September 28, 2020

BY CODY STEEVES

A new regional tax increase has been approved by council and, for the most part, the money will be well spent. However, the 2014 budget does miss the mark in several major categories.

The tax increase is part of a seven-year plan to increase urban taxes annually by 1.75 per cent. Each year councillors review the increase, and can decide to raise or lower it. This year the region decided to tack on an additional 1.1 per cent, which, in total, will add about $32 to the average tax bill.

This increase seems small at first, but by the end of the plan, if every year is approved, residents will be paying 12.25 per cent more in taxes.

Going through the 2014 budget, it looks pretty good. It decreases administrative costs within the region and increases the funding of progress and development grants. It also provides $2 million in funding for benefits for the poor. However, the budget also slashes $1 million from the roads reserve, and defers $1.25 million, thus impacting road construction, repair and upgrades. We think roads should be one of the top priorities since many of them are so littered with potholes that they make driving unsafe.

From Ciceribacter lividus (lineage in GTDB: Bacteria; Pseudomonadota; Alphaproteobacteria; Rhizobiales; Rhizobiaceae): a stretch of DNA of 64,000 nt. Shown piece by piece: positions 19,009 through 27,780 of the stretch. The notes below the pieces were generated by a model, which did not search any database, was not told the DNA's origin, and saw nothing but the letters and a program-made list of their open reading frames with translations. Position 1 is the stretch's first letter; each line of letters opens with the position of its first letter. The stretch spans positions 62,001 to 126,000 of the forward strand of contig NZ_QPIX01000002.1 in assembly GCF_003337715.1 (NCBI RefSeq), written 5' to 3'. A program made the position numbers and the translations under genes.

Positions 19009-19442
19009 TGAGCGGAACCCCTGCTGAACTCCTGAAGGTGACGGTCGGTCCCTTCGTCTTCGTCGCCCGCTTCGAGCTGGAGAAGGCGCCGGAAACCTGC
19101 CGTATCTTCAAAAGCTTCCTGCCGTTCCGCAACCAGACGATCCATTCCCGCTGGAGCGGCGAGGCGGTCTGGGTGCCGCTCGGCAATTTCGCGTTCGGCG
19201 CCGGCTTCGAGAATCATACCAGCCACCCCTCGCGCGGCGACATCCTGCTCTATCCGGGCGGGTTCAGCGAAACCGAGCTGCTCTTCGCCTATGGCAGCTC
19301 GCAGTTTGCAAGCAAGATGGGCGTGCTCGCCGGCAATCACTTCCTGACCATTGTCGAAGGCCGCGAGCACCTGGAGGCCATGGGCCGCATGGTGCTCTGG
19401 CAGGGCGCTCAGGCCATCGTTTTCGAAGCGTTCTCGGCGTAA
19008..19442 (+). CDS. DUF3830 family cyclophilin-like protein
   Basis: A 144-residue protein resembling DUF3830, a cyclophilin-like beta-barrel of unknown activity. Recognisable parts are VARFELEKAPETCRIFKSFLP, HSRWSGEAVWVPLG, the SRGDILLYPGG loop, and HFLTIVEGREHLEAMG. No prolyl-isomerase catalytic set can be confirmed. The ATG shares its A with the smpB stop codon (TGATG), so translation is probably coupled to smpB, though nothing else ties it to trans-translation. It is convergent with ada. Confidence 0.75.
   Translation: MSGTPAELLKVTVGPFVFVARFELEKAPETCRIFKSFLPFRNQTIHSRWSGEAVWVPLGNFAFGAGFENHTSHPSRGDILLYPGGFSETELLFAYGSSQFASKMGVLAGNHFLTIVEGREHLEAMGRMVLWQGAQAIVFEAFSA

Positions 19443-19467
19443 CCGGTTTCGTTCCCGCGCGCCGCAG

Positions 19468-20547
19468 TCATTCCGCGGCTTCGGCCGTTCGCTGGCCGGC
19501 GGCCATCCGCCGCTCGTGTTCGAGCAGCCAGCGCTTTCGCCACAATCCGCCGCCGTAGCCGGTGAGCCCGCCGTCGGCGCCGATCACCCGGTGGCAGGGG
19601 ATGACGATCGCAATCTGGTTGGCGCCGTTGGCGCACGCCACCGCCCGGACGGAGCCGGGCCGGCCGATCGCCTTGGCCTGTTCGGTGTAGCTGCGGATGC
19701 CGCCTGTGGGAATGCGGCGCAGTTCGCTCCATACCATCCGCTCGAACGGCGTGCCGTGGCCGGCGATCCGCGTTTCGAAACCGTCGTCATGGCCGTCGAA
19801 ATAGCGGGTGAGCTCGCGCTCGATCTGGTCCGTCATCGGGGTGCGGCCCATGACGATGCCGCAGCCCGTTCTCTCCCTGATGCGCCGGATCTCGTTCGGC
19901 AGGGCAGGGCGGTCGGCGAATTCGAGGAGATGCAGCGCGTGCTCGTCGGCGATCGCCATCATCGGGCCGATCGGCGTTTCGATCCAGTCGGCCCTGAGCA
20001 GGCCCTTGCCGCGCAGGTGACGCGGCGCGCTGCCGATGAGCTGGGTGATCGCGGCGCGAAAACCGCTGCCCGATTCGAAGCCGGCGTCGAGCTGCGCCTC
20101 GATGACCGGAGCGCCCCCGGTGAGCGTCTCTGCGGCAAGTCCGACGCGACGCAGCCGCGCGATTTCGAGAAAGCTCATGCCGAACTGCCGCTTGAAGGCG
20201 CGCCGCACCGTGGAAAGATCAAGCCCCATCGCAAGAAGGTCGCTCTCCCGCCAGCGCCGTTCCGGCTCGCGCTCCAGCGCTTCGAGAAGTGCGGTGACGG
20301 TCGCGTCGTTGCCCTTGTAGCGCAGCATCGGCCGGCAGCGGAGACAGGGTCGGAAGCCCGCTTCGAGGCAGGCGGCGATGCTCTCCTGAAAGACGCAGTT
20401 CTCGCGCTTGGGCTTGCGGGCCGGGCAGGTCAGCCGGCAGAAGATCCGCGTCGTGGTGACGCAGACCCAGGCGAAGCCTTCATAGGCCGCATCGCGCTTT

Within the budget there is also upcoming price increases for daycare and GRT transportation.

Ontario, as it sits, has the highest rates for daycare in Canada at approximately $960 per month. On Feb. 1, the region will be increasing the daily rates of child care at centres that they run. This is expected to be an approximate 2.6 per cent increase. Once again, this seems rather trivial, but as we are already the highest-paying province, it will be a burden to some families.

Another increase is GRT bus fare. On July 1 it will likely see a seven per cent increase, similar to the increase in 2013. Some people may find the increase another expense that is becoming too costly for the monthly budget.

Although the region is looking to make positive changes with their budget and kept the tax increase to below two per cent, there seems to be a lot of areas where priorities need to shift. Whether it be we are paying too much or that they are not providing more funding to crucial areas, there are definitely some potholes in their plan.

The views herein represent the position of the newspaper, not necessarily the author.

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